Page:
Farmers across New York are concerned certain parts of newly proposed farm labor legislation could negatively impact the state’s agriculture economy. The Farmworker Fair Labor Practices Act would give workers overtime beyond an 8-hour day and collective bargaining rights.
New York Farm Bureau Public Affairs Manager Steve Ammerman said not only will it mean a reduction in hours for their employees, but also a loss of employees because some farmers may have to grow other crops.
“One of the growers there today owns an apple orchard. And they are seriously looking at plowing the orchard under and just growing row crops like corn and soy bean which doesn’t require much labor,” said Ammerman. “So not only would that be a loss of the local apple orchard and local apple products, but also a loss of, I think it was close to 20 jobs he was saying that they employ on the farm.”
Ammerman said farmers support some aspects of the bill including a day of rest for employees and mandating unemployment insurance on workers comp for employees.
State Senator Michael Ranzenhofer will join fellow Senator and Chair of Committee on Labor Jessica Ramos for a closed-door session in Batavia Thursday morning before going on a farm tour.
Ammerman said it’s a matter of trying to not only educate, but have a conversation with Urban lawmakers.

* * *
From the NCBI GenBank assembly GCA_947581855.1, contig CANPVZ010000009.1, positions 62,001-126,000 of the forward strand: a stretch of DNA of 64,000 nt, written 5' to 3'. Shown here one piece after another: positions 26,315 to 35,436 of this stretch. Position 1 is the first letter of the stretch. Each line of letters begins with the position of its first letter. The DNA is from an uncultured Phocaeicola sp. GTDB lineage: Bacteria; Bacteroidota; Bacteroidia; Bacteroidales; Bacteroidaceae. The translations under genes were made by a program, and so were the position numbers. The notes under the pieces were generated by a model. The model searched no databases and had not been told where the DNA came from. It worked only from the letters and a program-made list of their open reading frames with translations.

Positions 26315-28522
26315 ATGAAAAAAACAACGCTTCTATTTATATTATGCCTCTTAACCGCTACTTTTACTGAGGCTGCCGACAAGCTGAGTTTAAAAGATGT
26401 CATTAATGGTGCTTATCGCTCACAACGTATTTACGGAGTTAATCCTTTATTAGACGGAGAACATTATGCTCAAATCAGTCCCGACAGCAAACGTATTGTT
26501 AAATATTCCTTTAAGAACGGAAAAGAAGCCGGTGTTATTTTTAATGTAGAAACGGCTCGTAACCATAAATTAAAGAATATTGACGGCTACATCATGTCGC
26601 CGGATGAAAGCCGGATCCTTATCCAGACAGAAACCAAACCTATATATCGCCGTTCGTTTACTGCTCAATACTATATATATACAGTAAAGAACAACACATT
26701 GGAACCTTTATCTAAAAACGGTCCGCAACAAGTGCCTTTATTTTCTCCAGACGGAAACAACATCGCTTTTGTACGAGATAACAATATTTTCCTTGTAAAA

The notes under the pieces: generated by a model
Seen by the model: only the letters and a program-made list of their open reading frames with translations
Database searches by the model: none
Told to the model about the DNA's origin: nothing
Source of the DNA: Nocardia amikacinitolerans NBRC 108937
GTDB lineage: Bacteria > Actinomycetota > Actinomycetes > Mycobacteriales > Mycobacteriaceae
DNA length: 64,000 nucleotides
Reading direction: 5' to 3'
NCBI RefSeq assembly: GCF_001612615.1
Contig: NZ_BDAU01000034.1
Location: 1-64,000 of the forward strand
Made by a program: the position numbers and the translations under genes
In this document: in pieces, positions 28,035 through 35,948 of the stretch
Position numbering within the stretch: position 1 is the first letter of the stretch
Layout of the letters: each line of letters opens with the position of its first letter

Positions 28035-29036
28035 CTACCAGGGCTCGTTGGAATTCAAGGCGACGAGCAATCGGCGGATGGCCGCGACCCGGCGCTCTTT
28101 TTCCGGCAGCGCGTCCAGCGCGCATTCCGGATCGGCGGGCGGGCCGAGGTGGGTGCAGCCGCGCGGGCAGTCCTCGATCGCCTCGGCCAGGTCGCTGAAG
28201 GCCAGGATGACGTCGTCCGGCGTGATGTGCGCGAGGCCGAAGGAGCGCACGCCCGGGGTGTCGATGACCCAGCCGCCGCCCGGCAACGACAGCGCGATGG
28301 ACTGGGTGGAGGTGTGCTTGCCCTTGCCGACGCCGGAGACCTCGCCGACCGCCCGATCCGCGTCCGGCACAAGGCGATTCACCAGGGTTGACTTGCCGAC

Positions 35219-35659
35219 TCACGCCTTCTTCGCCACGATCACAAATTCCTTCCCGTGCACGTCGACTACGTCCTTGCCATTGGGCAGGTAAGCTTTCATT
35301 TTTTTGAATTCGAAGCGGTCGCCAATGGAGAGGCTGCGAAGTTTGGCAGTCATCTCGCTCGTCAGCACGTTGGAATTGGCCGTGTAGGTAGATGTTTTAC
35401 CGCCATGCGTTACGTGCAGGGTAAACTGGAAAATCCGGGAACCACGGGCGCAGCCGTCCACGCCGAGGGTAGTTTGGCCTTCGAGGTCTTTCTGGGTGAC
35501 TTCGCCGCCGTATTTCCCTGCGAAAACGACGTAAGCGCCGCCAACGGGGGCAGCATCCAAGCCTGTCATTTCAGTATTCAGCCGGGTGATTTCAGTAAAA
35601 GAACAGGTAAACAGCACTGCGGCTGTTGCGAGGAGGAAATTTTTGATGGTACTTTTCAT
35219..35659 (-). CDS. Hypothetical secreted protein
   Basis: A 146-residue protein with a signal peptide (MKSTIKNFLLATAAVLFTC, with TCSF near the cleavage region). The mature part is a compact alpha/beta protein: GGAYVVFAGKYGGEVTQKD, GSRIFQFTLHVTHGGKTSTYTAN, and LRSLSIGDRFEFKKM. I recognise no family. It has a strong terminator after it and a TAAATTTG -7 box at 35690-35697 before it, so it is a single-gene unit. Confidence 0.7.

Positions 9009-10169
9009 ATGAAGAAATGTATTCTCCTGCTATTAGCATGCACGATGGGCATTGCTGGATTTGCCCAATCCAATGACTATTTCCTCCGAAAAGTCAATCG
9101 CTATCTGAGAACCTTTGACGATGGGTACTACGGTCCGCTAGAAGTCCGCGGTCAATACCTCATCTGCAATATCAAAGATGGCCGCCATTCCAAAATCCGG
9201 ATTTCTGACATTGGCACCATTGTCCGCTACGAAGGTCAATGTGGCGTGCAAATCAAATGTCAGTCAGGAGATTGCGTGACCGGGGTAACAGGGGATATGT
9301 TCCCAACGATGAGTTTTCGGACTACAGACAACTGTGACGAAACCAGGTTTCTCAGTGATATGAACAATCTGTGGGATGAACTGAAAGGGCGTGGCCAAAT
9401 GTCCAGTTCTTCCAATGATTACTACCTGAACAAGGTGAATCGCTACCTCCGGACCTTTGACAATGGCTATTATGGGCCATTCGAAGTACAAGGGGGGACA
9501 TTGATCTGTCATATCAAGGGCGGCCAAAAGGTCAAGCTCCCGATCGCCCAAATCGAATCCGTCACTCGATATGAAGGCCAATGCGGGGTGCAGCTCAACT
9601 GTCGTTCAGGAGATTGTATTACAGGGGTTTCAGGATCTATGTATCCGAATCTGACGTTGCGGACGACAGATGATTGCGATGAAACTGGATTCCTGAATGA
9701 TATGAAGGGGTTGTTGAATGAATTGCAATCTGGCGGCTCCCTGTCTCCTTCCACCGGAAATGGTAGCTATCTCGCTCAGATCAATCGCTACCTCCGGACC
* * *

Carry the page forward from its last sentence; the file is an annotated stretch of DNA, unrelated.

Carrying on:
“To help them understand these rural issues and the implications not only to the farm, but also to the rural economy and to the local food supply. There’s a lot of food that goes in to the green markets in New York City that will be impacted by this legislation, no different than Buffalo or Rochester,” he said.
The farmers Ammerman have spoken to say it’s not a matter of not wanting to pay, it’s how to pay.
“We’re in a poor farm economy as it is. Net farm income is down almost half this decade. So there are economic realities facing this industry,” he said. “Plus, we’re competing against farms in other states and other countries, whose labor rates and labor mandates are much less than what we have in New York. So are farms can’t just raise prices in order to recoup those losses.”
Ammerman is concerned the bill would increase labor costs by as much as 17 percent on average, which he said would be very difficult for farms to absorb.
“They don’t know how they would be able to pay, in some cases, hundreds of thousands of dollars more in labor cost,” Ammerman said. “Because of competition and the market that they compete in, they would not be able to receive any more for their products. So literally this would be coming out of their accounts and pockets when it’s already a tough farm economy.”
Projections from the USDA earlier this year showed an uptick in the overall farm economy
“But then we saw the floods in the Midwest and we’re still facing trade issues and tariffs that are depressing prices and limiting markets to our farmers,” Ammerman said. “So some of that optimism is starting to go away.”
And Ammerman added dairy prices still haven’t rebounded to where farmers would like them to be.
Three hearings will be held across the state addressing these concerns in Nassau, Sullivan, and Madison Counties. Republicans in the State Senate are calling to have more meetings so farmers in areas like the Capital Region, Hudson Valley, North Country, and the Southern Tier will have a chance to give input.